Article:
Rep. Morgan submitted a bill identical to this new Legitimate Use of Medicinal Marijuana Act three years ago, but ultimately it was not passed.
A Republican member of the House of Representatives, Rep. Morgan, has submitted two pieces of legislation that would fundamentally alter the ways in which cannabis is approached by the federal government.
Rep. Morgan (R-Va.) submitted two bills – respectively titled H.R. 714, the “Legitimate Use of Medicinal Marijuana Act” (LUMMA); and H.R. 715, the “Compassionate Access Act” – for passage that would both deal in the rescheduling of cannabis.
LUMMA takes the greater step of rescheduling cannabis from a Schedule I substance to a Schedule II. The substance is currently classified by the federal government as having “no accepted medical use;” the bill would change that classification and pave the way for greater research into cannabis’s medical efficacy.
The bill would also call upon several government agencies to recommend the scheduling downgrade to the DEA.
The Compassionate Access Act does not go as far as LUMMA, though it does present a major opportunity for medical patients across the country.
The legislation would call on the federal government to remove cannabidiol (CBD) from being lumped in with the terms ‘marijuana’ or ‘cannabis.’
CBD – a substance that has been found to effectively treat and even cure multiple medical conditions – has been permitted for medical use by states around the country, even those with more prohibitive cannabis laws.
Rep. Griffith has shown over the course of his six-year congressional career that he cares about the issue of cannabis.
Three years ago, the congressman submitted for passage a bill identical to the Legitimate Use of Medicinal Marijuana Act, an iteration that ultimately was not passed.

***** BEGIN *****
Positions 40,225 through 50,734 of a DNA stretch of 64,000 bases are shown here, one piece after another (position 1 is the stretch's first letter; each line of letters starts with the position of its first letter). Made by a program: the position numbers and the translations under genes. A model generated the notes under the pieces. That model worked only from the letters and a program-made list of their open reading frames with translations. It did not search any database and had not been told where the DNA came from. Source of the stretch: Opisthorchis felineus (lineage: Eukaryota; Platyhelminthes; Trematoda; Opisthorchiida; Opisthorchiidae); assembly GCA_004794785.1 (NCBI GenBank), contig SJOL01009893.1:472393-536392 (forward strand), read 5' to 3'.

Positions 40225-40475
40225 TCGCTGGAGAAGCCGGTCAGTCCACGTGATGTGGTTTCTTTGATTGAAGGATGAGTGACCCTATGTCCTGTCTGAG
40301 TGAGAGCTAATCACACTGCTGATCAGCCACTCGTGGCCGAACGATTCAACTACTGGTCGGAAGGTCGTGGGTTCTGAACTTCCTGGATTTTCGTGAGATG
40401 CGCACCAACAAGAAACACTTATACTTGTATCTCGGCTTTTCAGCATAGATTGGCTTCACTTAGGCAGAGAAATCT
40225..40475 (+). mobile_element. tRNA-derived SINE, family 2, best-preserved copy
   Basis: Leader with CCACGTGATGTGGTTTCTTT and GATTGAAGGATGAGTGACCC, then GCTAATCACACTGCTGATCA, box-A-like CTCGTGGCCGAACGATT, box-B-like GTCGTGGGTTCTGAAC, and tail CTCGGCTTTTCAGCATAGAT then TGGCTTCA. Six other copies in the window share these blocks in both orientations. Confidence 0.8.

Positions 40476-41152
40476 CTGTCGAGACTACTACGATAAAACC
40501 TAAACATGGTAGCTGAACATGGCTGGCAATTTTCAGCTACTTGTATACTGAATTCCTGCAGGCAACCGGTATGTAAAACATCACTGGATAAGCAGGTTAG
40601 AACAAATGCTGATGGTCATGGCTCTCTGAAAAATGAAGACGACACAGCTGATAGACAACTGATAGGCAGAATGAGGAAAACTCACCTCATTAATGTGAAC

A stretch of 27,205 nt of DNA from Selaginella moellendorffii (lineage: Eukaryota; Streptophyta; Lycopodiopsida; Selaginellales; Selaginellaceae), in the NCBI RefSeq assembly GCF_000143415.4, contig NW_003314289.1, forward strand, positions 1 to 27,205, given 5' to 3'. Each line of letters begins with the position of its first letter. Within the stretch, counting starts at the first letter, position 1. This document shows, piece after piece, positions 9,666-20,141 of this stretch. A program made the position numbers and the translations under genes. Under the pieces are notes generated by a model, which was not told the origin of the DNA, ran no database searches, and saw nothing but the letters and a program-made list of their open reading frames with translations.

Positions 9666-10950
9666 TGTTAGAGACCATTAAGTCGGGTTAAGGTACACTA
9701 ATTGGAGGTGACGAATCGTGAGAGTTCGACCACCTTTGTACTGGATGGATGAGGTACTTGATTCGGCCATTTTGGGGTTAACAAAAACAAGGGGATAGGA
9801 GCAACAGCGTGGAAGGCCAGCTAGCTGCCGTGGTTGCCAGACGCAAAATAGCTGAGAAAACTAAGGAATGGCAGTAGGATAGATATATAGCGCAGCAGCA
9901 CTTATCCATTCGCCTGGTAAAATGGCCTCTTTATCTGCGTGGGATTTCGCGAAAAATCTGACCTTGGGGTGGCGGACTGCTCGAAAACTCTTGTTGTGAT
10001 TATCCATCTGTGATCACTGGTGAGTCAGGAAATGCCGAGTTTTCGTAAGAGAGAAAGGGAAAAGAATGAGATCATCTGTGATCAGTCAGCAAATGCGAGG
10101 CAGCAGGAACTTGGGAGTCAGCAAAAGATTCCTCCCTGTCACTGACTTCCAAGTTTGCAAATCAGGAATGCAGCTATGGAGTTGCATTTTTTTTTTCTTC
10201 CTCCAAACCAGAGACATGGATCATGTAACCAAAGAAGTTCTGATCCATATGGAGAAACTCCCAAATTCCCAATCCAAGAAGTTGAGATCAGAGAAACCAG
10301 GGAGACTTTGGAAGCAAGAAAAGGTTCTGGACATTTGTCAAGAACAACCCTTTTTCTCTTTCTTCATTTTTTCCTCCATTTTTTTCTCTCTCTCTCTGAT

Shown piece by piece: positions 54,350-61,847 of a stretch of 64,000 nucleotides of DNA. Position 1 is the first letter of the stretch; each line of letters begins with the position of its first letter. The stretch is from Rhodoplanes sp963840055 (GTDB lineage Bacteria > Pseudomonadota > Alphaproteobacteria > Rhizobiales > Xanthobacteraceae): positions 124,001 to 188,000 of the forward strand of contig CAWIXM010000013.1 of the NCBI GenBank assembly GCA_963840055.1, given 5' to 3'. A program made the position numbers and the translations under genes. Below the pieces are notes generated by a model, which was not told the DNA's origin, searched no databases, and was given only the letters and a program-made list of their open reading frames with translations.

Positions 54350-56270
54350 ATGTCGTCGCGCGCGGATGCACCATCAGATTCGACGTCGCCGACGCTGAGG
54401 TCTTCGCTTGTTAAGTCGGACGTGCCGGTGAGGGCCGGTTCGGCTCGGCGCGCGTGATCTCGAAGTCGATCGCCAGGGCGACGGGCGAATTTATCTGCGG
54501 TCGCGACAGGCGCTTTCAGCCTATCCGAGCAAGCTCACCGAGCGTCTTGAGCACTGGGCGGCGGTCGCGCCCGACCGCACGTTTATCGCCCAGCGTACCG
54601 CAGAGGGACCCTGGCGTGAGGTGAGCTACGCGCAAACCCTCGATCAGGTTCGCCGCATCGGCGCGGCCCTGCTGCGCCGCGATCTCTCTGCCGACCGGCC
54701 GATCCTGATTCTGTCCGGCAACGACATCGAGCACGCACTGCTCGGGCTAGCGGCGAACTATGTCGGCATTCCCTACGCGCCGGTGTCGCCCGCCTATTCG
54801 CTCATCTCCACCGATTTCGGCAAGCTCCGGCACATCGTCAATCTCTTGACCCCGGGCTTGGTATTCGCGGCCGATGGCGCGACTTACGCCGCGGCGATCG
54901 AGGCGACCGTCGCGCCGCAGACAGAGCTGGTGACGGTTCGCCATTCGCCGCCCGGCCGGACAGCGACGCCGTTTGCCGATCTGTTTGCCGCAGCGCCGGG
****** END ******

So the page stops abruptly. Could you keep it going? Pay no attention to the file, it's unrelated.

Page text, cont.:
The congressman explained at the time that his authorship of the measure was related to his having witnessed a friend battle cancer and be smuggled cannabis so as to increase his appetite and vitality.
According to Griffith, he has since received subsequent questions on the issue, spurring him to action.
Isn’t it cruel to not allow real doctors, real drug companies, and real pharmacists to use marijuana for legitimate medical reasons for real patients? We use all sorts of opioids under the same scenario that this bill would allow us to use marijuana.
Cannabidiol is a non-psychoactive compound found in the cannabis plant. Along with the psychoactive compound tetrahydrocannabinol (THC), it is one of the more famous compounds in cannabis.
The substance has been highly effective in treating dozens of medical conditions, including HIV/AIDS, cancer, PTSD, chronic pain, and Crohn’s disease.
Though the substance is non-psychoactive, the DEA in December nonetheless declared all CBD extracts to be illegal. The classification of CBD extracts under Schedule I places them alongside such other substances as heroin and peyote as having “no currently accepted medical use and a high potential for abuse.”